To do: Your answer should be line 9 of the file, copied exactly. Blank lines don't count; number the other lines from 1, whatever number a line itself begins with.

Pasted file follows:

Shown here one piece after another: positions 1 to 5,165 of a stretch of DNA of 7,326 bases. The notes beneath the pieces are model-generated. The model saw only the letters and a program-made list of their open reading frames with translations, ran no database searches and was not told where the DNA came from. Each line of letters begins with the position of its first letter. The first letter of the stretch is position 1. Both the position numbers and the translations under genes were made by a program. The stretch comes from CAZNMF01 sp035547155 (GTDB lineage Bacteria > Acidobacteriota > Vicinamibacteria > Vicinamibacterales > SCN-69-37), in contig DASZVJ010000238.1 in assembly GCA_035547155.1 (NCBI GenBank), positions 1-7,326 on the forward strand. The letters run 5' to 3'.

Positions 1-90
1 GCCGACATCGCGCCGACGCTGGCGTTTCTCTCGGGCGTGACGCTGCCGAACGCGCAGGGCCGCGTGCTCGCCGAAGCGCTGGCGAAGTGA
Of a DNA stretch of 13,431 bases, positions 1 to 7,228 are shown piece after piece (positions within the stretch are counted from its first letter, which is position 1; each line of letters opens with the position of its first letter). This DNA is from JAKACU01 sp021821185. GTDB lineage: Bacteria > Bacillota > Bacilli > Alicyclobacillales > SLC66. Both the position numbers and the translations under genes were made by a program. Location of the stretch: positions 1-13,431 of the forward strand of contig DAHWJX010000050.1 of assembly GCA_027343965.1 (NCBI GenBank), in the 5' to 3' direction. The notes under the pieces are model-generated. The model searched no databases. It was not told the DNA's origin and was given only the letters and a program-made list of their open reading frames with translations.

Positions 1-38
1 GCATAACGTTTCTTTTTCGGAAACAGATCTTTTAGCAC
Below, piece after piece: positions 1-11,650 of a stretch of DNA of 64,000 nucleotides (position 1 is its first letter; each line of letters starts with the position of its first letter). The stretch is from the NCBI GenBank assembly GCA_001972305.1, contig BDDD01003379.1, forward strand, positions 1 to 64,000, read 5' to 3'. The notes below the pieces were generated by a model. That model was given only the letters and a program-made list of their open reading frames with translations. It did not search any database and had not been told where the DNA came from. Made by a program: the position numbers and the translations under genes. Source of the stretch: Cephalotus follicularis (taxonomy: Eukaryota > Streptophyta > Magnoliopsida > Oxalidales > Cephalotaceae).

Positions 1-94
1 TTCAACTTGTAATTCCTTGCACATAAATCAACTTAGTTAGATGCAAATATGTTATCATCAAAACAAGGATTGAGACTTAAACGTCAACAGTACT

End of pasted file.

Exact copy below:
1 TTCAACTTGTAATTCCTTGCACATAAATCAACTTAGTTAGATGCAAATATGTTATCATCAAAACAAGGATTGAGACTTAAACGTCAACAGTACT